Last month, I wrote how CrashPlan is discontinuing their home service and that I had to find a suitable alternative. Backup solutions aren’t the most thrilling kind of software and investigating and evaluating the different options can hardly be considered fun. The complicating fact is that I have an atypical arrangement, or I suppose you could call it a specific set of requirements. I have a server along with other computers at home and another server at my mother-in-law’s along with her computer. Since I’m a firm believer of the 3-2-1 backup rules, I wanted to make sure everything is suitably protected.

Continue reading

The Search Begins: A New Backup Solution

This past week, Code42 Software announced they are going to stop supporting their CrashPlan backup solution for personal or home use. That is unfortunate news since I’ve been a customer for over ten years and was quite satisfied and invested in their service. While they have every right to run their business as they choose (especially if the economics don’t work in the long term) the impact to a significant portion of their userbase is not one that will be easy for them to recover from.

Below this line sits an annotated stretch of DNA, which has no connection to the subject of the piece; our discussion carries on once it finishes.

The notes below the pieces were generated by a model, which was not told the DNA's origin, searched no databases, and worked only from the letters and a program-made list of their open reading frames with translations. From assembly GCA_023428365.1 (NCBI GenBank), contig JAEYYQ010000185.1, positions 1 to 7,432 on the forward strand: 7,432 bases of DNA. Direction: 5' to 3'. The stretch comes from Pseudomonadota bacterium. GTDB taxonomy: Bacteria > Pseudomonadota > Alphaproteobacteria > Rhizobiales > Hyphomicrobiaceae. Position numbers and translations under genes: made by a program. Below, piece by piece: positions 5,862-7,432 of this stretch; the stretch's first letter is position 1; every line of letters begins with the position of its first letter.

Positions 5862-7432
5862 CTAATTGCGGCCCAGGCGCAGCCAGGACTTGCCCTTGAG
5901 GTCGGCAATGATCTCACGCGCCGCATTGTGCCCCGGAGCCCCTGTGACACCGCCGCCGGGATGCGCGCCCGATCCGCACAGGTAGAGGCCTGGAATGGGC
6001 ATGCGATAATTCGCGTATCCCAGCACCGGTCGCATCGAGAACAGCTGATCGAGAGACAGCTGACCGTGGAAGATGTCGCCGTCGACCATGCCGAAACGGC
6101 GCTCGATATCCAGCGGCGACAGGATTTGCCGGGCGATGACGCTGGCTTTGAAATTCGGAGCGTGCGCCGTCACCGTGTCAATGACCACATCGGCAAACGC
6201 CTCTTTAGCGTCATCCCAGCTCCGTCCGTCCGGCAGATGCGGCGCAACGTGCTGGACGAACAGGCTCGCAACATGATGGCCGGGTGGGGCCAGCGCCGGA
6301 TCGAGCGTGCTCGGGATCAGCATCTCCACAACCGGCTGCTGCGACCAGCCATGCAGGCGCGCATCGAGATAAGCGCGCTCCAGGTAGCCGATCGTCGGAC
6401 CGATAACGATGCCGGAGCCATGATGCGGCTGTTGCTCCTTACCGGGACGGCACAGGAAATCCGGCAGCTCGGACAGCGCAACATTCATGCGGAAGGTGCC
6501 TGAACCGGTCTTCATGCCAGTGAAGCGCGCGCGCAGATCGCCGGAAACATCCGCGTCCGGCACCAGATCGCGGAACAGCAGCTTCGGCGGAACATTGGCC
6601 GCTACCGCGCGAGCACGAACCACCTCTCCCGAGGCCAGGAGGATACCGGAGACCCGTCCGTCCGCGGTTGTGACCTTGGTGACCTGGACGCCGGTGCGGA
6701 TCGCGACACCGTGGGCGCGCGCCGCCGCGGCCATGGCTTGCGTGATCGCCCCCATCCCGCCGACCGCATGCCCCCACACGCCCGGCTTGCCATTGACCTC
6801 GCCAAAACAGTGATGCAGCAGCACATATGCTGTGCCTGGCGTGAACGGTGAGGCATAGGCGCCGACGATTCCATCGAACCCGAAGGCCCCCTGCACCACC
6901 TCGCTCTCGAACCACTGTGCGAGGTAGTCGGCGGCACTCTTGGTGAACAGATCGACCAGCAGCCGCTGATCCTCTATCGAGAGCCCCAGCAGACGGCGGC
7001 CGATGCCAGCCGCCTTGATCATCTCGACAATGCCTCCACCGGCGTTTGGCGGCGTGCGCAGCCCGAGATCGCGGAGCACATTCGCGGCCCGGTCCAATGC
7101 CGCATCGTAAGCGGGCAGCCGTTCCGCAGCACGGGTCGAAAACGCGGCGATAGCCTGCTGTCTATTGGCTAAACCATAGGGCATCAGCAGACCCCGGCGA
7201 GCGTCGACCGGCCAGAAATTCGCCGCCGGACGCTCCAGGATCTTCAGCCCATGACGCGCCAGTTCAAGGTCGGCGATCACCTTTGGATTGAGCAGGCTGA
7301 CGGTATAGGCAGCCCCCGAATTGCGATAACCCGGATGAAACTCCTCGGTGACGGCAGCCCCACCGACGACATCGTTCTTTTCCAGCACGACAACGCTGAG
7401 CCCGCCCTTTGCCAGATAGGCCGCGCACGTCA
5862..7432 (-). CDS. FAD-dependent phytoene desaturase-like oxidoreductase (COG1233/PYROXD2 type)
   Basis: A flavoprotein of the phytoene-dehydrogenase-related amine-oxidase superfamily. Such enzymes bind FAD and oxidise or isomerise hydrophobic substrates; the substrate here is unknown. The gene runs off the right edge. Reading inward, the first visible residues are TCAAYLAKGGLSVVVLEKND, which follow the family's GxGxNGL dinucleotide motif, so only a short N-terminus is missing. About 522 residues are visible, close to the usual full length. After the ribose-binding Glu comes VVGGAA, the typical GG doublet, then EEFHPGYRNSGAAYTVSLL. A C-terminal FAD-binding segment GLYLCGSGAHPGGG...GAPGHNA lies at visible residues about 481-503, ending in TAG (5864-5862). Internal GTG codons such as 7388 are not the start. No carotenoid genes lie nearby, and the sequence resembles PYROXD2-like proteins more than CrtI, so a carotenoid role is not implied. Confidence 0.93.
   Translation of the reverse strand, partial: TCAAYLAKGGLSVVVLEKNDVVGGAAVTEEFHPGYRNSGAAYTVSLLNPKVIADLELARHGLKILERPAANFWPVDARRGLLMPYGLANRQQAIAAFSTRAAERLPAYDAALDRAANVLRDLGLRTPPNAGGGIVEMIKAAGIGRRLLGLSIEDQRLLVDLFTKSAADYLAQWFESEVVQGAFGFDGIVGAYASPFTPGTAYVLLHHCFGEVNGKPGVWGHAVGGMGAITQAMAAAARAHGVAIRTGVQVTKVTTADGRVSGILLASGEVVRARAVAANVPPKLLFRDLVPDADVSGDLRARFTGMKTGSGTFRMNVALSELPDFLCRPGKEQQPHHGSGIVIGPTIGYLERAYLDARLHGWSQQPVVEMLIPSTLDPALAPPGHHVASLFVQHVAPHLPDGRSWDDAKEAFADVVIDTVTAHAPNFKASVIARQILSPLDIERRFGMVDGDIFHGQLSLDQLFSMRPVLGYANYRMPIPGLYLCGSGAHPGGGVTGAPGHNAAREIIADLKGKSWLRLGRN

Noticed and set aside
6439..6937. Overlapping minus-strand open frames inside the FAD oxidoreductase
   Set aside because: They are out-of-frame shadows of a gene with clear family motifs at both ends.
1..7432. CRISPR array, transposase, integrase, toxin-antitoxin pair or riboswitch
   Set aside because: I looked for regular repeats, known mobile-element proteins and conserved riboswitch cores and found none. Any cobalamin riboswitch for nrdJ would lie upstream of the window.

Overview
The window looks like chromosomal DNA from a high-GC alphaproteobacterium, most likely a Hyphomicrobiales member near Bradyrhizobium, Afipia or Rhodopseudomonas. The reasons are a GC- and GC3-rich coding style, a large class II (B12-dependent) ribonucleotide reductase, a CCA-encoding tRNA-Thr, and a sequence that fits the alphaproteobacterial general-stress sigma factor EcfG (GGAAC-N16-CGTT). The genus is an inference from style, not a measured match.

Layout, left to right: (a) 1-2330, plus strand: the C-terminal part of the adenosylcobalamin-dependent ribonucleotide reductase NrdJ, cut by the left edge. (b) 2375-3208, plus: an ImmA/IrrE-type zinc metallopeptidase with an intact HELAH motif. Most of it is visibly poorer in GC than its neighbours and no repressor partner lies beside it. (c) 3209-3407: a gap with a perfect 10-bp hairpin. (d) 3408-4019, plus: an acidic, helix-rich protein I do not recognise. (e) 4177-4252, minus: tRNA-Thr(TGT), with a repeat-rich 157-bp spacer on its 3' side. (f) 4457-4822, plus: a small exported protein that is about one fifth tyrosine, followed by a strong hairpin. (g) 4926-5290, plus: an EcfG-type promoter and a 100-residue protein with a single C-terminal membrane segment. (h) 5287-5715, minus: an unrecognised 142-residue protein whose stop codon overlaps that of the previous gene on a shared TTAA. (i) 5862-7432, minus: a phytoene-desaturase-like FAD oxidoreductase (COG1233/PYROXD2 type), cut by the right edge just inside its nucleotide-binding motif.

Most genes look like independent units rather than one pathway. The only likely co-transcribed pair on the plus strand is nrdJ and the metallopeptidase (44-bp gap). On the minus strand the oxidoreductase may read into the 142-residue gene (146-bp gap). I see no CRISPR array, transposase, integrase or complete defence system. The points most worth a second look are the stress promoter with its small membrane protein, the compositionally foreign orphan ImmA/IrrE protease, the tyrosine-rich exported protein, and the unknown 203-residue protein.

My current subscription is only good for a few more months and I now must find an alternate solution that allows my data to be sufficiently protected in a way that is still practical and reasonably priced. So far, the two leading candidates are Arq by Haystack Software and Backblaze. Neither one is a direct replacement so the decision isn’t clear. There may also be other options that should be considered. It will likely come down to the tradeoffs that I’m willing to make. Do I not back up as many computers as I have? Do I no longer also utilize a local backup?

Another possibility is to engineer a bespoke solution by one method or another. That would probably cover my needs better, but would also likely require more upfront effort to implement and ongoing maintenance. Clearly, the classic “build vs. buy” decision isn’t just limited to the domain of business IT.